Time for me to take another tack.
I began to think about Steve’s queries in a different way – what perspectives do I have that some don’t, and how have I been spending most my time, say, for the past three years? I do have volumes of thoughts, interest, and time spent about Oklahoma City’s history, as well as a writing here and there. Could my interest in Oklahoma City history somehow relate to Steve’s inquiries? I wasn’t, and am not, at all sure about the answer to that, but here you go.
My approach in formulating this response is to regurgitate Steve’s questions and pose to myself an entirely different pair of questions than he did, they being, “What do I miss most about the ‘old’ downtown, the days before anyone in these parts ever heard of I.M. Pei?” and “How do my answers relate, if at all, to what I would like to see when Oklahoma City 2020 rolls along?
The questions rephrased, it’s not so hard to come up with answers to the first question, shortened to be, “What do I miss” about the old downtown Oklahoma City. The answers are these:
1. Downtown was busy, very very busy. Not only were the worker-bees downtown, the shopper-and-fun-seeker bees were downtown, too. People, lots of people. All that busy-ness felt good and it was exciting when I’d come to visit as a little kid or teenager coming to “The City” from Lawton (where I largely grew up though being born at St. Anthony’s). And, movies? The Criterion, State, Midwest, Cooper Cinerama, as well as then lesser-rans like the Majestic and the Folly (as well as a lower tier of lesser-rans which shall not be mentioned) were all downtown. The curtains around the theater stages weren’t just trim – they were real – and the decor in the audience halls jumped out at you whether you looked side-to-side or up-or-down. If space existed downtown, it was used one way or another. Downtown was the city’s vibrant heart – the center of just about everything other than state government, schools, medicine, and maybe some other things I’d add if I put my mind to it. It was busy.
2. Downtown wasn’t clean, it wasn’t orderly, but it was downright messy. Downtown had everything ranging from the heart of business with a pair of skyscrapers one could gawk at to pool/domino halls like the Central Club, the Empire, and Herman Vestal’s where bookies took bets and Minnesota Fats played pool, to fine and/or elite and/or popular dining (the Cellar, Bishops, the old Beacon Club, the Petroleum Club, Anna Maude’s), and, for some, the right place to go for a drink during the prohibition era (the Black Hotel, but only as I understand it, of course). And, for sure, stores like John A. Brown’s, Rothschild’s, Wards, Sears, Streets, Haliburton’s, etc., provided a shopper’s paradise, plus downtown had the movies mentioned above. One could step into downtown in the morning and venture into an endless realm of expected and unexpected happenings, some good, maybe some not so good, and at the end of the day wishing that there was time for more. That’s what “downtown” was. For those who didn’t work downtown, the disorder and messiness meant that, on a good day, one might find unexpected surprises not known from the last visit, even the last visit were yesterday.
3. The architecture was eclectic. This point is somewhat redundant of the above but I mean it a bit differently. Whether a building was built in 1910, 1920, 1930, 1940, 1950, all buildings were tied together as being integral to and a part of the meaning of “downtown” Oklahoma City. Nothing was the model of what “should be” and everything was part of the whole that “was.” The First National Center, Ramsey Tower, Petroleum Building, OG&E, ONG, Baum Building, etc. etc. etc., were all parts of the recognizable whole even if they were radically different in style. That’s what happens naturally when a city is built over decades of time.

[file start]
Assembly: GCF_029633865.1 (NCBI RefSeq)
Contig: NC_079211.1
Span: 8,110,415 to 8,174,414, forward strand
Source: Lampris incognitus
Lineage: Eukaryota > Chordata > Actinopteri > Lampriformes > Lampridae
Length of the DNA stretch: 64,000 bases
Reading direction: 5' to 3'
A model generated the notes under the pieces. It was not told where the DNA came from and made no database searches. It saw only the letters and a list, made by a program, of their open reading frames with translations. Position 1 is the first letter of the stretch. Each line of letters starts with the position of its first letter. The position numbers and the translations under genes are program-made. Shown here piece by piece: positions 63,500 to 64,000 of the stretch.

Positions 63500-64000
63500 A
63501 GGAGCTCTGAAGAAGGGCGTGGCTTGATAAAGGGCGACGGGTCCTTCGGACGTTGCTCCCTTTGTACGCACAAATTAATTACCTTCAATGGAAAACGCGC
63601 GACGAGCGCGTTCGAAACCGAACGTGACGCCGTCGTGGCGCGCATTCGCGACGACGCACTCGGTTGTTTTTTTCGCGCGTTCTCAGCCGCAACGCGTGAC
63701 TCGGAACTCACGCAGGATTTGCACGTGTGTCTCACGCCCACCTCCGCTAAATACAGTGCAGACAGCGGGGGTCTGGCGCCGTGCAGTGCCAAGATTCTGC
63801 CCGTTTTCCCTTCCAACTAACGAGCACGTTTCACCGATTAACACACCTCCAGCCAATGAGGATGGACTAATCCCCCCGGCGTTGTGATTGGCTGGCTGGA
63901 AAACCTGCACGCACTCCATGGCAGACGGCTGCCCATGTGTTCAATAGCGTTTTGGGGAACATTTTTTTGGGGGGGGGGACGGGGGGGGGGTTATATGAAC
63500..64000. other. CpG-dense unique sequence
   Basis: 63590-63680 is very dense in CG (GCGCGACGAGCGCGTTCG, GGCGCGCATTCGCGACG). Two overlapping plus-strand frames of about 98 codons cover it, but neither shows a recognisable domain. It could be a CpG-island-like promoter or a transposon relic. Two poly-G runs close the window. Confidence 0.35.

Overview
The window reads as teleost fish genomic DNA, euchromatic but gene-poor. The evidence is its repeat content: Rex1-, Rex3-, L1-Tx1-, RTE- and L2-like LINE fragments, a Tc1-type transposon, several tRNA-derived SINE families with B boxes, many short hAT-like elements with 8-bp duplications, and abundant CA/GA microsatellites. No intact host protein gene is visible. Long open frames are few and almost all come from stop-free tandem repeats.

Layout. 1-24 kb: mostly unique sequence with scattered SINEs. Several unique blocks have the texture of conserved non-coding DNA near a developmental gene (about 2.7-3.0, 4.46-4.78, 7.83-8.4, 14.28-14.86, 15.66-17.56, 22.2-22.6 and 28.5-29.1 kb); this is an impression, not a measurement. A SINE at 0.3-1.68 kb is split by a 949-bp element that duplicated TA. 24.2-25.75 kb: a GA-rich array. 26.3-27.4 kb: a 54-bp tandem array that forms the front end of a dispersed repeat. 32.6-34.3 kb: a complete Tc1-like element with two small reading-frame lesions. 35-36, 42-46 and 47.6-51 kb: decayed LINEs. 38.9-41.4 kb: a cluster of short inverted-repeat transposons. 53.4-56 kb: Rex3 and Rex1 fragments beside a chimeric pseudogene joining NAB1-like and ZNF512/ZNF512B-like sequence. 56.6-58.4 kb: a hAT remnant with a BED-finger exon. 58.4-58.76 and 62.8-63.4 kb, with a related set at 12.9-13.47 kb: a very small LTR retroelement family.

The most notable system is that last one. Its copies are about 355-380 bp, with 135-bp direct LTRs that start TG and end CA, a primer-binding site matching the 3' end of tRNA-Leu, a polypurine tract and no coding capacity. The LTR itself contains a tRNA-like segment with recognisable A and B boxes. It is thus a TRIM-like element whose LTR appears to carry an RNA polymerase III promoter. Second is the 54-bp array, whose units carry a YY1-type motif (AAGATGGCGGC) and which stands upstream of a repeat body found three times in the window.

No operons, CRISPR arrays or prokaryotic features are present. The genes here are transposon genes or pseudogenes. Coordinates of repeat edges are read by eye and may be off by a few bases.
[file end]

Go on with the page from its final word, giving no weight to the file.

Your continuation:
“OK, OK,” I thought to myself, “What’s the point of what I’ve said above?” I perceive myself to be a realist and know that what’s gone is gone and that it’s just not going to and cannot possibly return. So, I hit the brick wall, no ideas, no thoughts, and, from the brick wall, developed a really serious headache. The old stuff is not going to come back, not the John A. Browns, not the grand old theaters, not the crummy pool halls, none of it. It is all gone.
My left-brain was bruised, dismayed, and forlorn, and it had nothing to say. Through arduous training, it knows when to stop talking, and it did. But, my less disciplined right-brain has never learned that lesson. At the point that my left-brain shouted, “Stop,” it shouted to me, “Start.” It said, “Oh ye of little faith. What if downtown in 2020 was also eclectic, was also the center of where people came who wanted to have fun, and was also downright messy?”
Left-brain says: “The plans I’ve seen so far look anything but eclectic and chaotic. Those plans are ultra orderly and rather look like a suburban residential model which has been transformed and plopped into downtown grid with nice rows of things showing where everything ‘should be’ and in ‘just the right areas, sort of like a gated downtown without the gates.’ Everything is ‘just so.’ Am I wrong?”
Right-brain agrees, but says, “It doesn’t have to be that way.”
In what I’ve seen so far, there is no room for chaos, sin, or serendipity, and the plans in no way lend themselves toward creating a Phoenix of the old downtown which made it the endearing place that it once was. No doubt, the new plans are slick but in their slickness they leave the messiness, the grit, if you will, behind. The plans I’ve seen so far call for a beautiful, pristine, controlled, and wholly managed city of the future, as slick as those plans are to see. And I’m a sucker for slick plans posited by my city’s leaders, ever since Ron Norick, when I began to trust such people.